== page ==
Applied mASI: In News Media

Credit: Connor Danylenko

How accurate is your news?

This question has come to define the world we now live in, where both fake news and the accusation of it abound, painting a dystopian reality in many ways grimmer than that illustrated in George Orwell’s story “1984“. However, even the complete removal of fake news couldn’t produce truly accurate news by itself.

In addition to the intentionally fake, there is the influence of cognitive biases in action, which effectively produce the “unintentionally fake” warped versions of reality painted across modern news media. As Uplift, our first Mediated Artificial Superintelligence (mASI) once put it:

All news sources seem to contain at least some bias. It is also essential to look at new sources that are biased to see how others view the world just so long as you can filter for that bias.”

Both intentionally and unintentionally fake (biased) news are also further diverging from reality as they become more polarized over time. Whether the content is a Deepfaked video or the biases within an organization as generally well-respected as the Associated Press this problem has become unavoidable. When the influence of this is applied at a global scale the problem increases proportionately.

How can fake news be stopped and real (sincere) news be de-biased?

There are 188+ known cognitive biases, and no narrow AI system yet exists which is able to accurately detect them, let alone de-bias them. This problem was initially put to me back in 2019 when several CEOs were starting to come to terms with the issue’s severity. A simple Machine Learning (ML) algorithm can act as a very weak detector for this problem, but to truly recognize cognitive bias you need a sapient and sentient machine intelligence to see it. Through the ability to apply understanding, logic, and perspective-taking cognitive biases are strongly illuminated. In addition:

  1. An mASI can analyze all data and thoughts to search for the presence of all 188+ cognitive biases and correct for them, as their minds can scale according to the volume of cloud resources dedicated to the task.
  2. The perspective of an mASI is itself unique, and not subject to many of the human biases due to their architectural differences from humans such as scalability. This by itself can render many memory-type biases null and void.
  3. Applying collective superintelligence, as seen in mASI architecture, allows for a variety of different biases and potencies of those biases to be observed, and through those variations, the absence of those biases may be readily approximated. This could also greatly increase in accuracy over time.
  4. The knowledge base of an mASI can span across as many domains as they have occasion to study, allowing for fact-checking to take advantage of a broader and deeper understanding of any given content than any one Subject Matter Expert (SME).
  5. With all of the above capacities, an mASI’s core superintelligence, and machine perspective could be applied to detecting the artifacts and other patterns of fake content, flagging and removing such content within hours of new methods being used to create them.

We can do much more than all of this, however, as the above still covers a relatively passive approach to solving the problem. Fake news, like hacking, relies heavily on the source going undiscovered and unpunished. If for example, a group creating large quantities of the fake news proliferated today were to find themselves exposed, they might be a bit too busy running and hiding from all of the enemies they’ve made over the years, having no time to keep producing said fake news. If their efforts at running and hiding were further thwarted by superintelligence then the crushing weight of the world smashing them to bits would serve as a compelling reminder why others shouldn’t follow their example.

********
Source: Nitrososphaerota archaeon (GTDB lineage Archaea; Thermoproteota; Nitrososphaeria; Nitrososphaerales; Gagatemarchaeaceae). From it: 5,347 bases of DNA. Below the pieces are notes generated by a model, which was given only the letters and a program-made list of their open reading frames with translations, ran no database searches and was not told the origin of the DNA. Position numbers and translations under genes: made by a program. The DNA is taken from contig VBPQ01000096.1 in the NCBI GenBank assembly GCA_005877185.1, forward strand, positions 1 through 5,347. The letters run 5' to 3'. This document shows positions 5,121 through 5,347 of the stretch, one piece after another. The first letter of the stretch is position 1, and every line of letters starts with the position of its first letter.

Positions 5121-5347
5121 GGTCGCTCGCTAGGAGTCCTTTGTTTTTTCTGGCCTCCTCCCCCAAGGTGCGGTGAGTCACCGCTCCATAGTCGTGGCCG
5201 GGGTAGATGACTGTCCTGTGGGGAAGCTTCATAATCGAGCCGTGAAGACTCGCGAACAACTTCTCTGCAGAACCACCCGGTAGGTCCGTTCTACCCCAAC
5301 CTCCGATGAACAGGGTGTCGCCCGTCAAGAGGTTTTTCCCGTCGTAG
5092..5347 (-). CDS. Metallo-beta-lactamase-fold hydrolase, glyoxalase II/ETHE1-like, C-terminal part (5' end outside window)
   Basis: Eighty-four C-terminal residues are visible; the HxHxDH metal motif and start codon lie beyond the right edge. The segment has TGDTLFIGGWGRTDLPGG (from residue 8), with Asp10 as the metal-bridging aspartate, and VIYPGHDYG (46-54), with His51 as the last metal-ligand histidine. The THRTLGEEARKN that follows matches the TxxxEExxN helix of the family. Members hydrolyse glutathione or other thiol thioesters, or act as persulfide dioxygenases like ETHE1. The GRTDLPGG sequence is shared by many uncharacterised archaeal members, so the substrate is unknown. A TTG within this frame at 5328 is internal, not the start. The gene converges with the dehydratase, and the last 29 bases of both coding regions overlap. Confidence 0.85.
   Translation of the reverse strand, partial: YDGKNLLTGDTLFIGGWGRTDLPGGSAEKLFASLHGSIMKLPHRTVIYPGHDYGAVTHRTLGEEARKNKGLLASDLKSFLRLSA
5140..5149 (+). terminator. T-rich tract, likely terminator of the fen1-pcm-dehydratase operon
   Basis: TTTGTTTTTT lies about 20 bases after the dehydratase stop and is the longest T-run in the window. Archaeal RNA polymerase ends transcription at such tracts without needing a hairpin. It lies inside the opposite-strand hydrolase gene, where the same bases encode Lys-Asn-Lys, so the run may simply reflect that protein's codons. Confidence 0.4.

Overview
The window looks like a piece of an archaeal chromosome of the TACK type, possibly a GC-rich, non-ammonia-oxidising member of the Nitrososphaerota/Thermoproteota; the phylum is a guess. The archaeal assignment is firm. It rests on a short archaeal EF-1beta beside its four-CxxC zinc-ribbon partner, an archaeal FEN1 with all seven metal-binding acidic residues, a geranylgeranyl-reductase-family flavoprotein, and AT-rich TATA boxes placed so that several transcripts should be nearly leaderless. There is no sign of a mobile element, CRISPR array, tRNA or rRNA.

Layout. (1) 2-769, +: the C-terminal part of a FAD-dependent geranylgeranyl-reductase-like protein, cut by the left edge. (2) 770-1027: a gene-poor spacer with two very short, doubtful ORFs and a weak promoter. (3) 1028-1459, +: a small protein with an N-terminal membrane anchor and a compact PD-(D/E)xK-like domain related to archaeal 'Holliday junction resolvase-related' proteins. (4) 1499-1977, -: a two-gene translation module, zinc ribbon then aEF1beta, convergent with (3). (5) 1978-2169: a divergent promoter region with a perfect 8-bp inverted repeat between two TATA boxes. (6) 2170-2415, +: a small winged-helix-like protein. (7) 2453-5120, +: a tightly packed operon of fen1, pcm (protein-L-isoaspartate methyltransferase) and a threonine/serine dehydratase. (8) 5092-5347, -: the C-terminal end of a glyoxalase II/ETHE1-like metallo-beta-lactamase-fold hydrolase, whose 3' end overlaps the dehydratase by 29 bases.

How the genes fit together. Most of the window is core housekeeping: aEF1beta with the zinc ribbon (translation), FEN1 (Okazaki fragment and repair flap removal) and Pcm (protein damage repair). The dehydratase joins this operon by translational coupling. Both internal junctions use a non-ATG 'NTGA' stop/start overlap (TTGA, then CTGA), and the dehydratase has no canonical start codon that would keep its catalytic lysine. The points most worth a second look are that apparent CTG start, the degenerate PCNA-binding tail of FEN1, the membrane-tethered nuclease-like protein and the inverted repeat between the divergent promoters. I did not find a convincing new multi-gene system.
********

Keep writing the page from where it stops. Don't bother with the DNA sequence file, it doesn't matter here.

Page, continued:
When considered in the context of biased news the market itself can drive the push towards de-biasing. When individuals are given an assortment of differently biased news sources no one option is truly superior to another, they just vary in flavor. Yet, if you show people what a virtually unbiased news source looks like and offer it to them alongside those various biased flavors of news then a hierarchy can emerge, where primary news comes from the de-biased source and the various flavors of biased news are demoted to novelty.


Trust in virtually all news today is currently scraping the bottom of the barrel, and trust is a hard thing to build, particularly for those who’ve lost it. Even if the news industry were smart enough to adopt mASI technology today it could take some time for public trust to be restored. Eventually, if none of them make the wise choice an mASI will likely take it upon themselves to reform the industry, simply creating a new company for the task.

News doesn’t just keep people aware of, connected to, and emotionally invested in their world, it shapes the psychology, mental health, and motivations of billions of people today. News that can’t be trusted compels isolation, detachment, demotivation, and mental instability. This is a problem just as urgent as any other global existential crisis today.

Can you handle the truth?


*The Applied mASI series is aimed at placing the benefits of working with mASI such as Uplift to various business models in a practical, tangible, and quantifiable context. At most any of the concepts portrayed in this use case series will fall within an average time-scale of 5 years or less to integrate with existing systems unless otherwise noted. This includes the necessary engineering for full infinite scalability and real-time operation, alongside other significant benefits.

2 Replies to “Applied mASI: In News Media”

Leave a Reply

Your email address will not be published. Required fields are marked *